Watching the New City Council and Looking for Paybacks

By Robert Haugh

Last night, we tuned in to see if there was any report on the CVRA lawsuit. But there wasn’t any reportable action.

The City Council has to decide if they’ll appeal the case that they lost. On behalf of the Santa Clara residents, we hope they do as we’ve written about recently.

This will be an early test for the new City Council especially the newly elected members.

Councilmembers Anthony Becker, Suds Jain and Kevin Park were elected when Jed York spent $3 million to win their 3 council seats.

None of them have ever won an election on their own before. In fact, together they’ve lost multiple times before York spent big bucks on their behalf.

York also spent over $600,000 to defeat Measure C in 2020. That was seen as an effort to help the CVRA lawsuit.

It would be natural for York to want a return on his investment. So here’s what we’re watching for.

  • Will Becker, Jain and Park payback York and others who supported them with their decision on the CVRA lawsuit?
  • Then will Becker, Jain and Park payback York on stadium issues like the curfew and lawsuits?

These are major issues all Mission City residents should watch for as we watch this year’s City Council meetings.

Stay tuned.


  1. Hold on JB. Let the council discuss what’s going on before you put your big nose in everything.

    I’m sure you’ll be buying rounds soon.

  2. Robert common on, you cannot be asking for another appeal of a case we have lost twice In court and have a tab of about 5 million dollars, enough is enough. So what I hear you saying is that if the new city council decides to not to spend any more tax payer money on this lawsuit it’s a bad thing??? I also see how you change the narrative, could we have settled this out of court for less money?? Did our City Attorney get a settlement offer that would have saved the city about 2 million dollars or not?? Did he tell the old city council and the city manager about this offer, yes or no??? I think these are simple Yes or No questions and I hope we get those answers sooner than later

    • Spot on, George.

      – As to a petition to the CA Supreme Court, that’s legally and financially, irresponsible as I believe any disinterested attorney would conclude after reviewing the appellate briefs and Sixth District opinion.

      – As to the settlement not taken and indeed hidden by the City Attorney, I am aware of no evidence (direct or inferentially), suggesting that the City Manager nor any member of Council knew that City Attorney apparently lied in public session that he had not been in receipt of any settlement offer where he in fact had. If the contrary is subsequently evidenced, that would be damning as anyone would agree. To date, all we have at present is that Doyle looks like he is a lone Wolf. Perhaps because he got to emotionally invested in a case and so lost his ability to advise his client objectively and dispassionately and the City will pay the price.

      – As to settlement leverage, well, that opportunity has flown the coop, I found it remarkable that otherwise bright, thoughtful community leaders (Eg Bob O’Keefe, Burt Field, the author of this blog, others), would espouse foregoing settlement discussions until AFTER issuance of the Sixth District’s opinion. Especially after the oral argument where there was no question that the City was on its heels. Moral of the story? As with Covid, by analogy, listen to the professionals, not those arm chair poster wanna be attorneys who render “legal analysis” based on, well, bullshit.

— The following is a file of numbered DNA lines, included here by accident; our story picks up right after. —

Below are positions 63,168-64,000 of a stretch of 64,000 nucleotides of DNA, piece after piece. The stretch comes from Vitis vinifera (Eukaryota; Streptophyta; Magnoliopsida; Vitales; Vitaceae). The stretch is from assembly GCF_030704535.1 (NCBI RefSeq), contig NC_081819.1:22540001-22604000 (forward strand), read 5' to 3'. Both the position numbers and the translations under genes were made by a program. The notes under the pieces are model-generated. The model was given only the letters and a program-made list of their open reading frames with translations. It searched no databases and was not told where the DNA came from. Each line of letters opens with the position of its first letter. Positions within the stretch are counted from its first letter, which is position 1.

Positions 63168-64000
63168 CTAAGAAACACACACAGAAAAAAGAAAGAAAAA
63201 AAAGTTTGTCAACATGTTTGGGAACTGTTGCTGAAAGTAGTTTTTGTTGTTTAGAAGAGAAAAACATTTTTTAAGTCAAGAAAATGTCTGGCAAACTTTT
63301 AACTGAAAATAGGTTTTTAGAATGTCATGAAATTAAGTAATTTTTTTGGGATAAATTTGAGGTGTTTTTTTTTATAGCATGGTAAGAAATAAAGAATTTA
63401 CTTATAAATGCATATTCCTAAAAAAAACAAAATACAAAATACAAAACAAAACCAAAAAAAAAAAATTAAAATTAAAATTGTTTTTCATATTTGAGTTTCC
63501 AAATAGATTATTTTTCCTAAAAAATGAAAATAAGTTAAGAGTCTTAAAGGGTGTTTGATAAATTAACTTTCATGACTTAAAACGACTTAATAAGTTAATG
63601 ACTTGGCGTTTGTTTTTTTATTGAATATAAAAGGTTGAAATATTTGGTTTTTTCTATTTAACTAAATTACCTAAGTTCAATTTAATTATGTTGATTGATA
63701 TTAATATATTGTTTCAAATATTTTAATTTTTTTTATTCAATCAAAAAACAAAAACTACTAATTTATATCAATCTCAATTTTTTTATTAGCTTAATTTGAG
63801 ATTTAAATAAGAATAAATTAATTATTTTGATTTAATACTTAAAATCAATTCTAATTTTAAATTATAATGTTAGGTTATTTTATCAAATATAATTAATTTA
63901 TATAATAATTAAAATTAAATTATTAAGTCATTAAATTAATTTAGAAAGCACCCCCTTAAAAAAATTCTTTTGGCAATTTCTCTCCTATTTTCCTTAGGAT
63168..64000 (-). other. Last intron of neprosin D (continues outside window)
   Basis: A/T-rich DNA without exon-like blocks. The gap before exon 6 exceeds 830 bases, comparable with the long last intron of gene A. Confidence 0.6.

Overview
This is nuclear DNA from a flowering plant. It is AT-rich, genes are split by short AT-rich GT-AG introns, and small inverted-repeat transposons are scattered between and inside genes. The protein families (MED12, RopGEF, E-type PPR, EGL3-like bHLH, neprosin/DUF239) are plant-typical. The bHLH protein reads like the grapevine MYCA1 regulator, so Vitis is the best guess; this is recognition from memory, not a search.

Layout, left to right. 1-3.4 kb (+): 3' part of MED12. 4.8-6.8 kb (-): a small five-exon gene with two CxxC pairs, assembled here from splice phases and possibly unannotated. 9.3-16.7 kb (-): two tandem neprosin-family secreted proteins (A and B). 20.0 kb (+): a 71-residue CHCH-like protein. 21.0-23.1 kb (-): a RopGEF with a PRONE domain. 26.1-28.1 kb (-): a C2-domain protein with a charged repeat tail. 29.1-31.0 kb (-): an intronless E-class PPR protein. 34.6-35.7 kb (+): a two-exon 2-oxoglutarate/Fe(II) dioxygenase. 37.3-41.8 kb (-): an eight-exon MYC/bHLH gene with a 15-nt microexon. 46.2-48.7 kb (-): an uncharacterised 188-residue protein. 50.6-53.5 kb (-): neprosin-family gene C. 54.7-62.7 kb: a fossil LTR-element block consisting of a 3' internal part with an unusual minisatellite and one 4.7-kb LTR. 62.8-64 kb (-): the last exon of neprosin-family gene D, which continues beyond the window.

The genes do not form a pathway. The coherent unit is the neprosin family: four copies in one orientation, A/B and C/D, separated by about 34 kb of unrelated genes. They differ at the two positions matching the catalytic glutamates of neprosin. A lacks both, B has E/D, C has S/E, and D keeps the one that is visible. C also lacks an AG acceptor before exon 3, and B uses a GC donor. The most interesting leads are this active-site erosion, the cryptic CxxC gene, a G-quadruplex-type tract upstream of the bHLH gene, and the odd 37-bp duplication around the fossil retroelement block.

– As to evidence not yet public, here are three pieces that can wrap up what I’ll call L’affaire Doyle. 1. The CVRA plaintiffs’ lawyer’s written settlement offer. We know, that offer was to settle for $2.8MM in plaintiffs attorneys fees. At the end of the day, likely a savings to residents of $1MM+.
      The date of that transmittal are critical. 2. All communications between Doyle and his co counsel, at least from the date the settlement offer was communicated. The City Council has an absolute right to these documents. I reasonably suspect that plaintiffs’ attorney at least copied Doyle’s co-counsel on the settlement offer transmittal. In turn, aware of their ethical obligations at a minimum, they must have reached out to Doyle to inquire as to City Council’s response to the settlement offer. Did Doyle lie to them also? As co counsel, they are equally on the hook for hiding the offer had they known it had not been conveyed. I trust the Council inquires from the City’s co counsel what did they know and when did they know it. 3. Finally, there is the very odd matter of resident and former candidate Bob O’Keefe’s public objection (on or about December 15, 2020), as to the City failing to include required ADA wording in its notice for that meeting. Why was this objection raised as to this meeting and who, if anyone, reached out to O’Keefe to make such objection? Seems a simple matter to pose the question to O’Keefe.

      – as to the 49ers, can someone, anyone, explain how the 49ers are responsible for Doyle’s conduct in the CVRA matter? That’s all that is presently at issue. To date, this Council, to my knowledge, taken no action that favors the 49ers. None. So, there is no basis to suggest that any action taken by any council member beginning in this term has anything to do with any quid pro quo nor payback to the 49ers.

      We’ll see.

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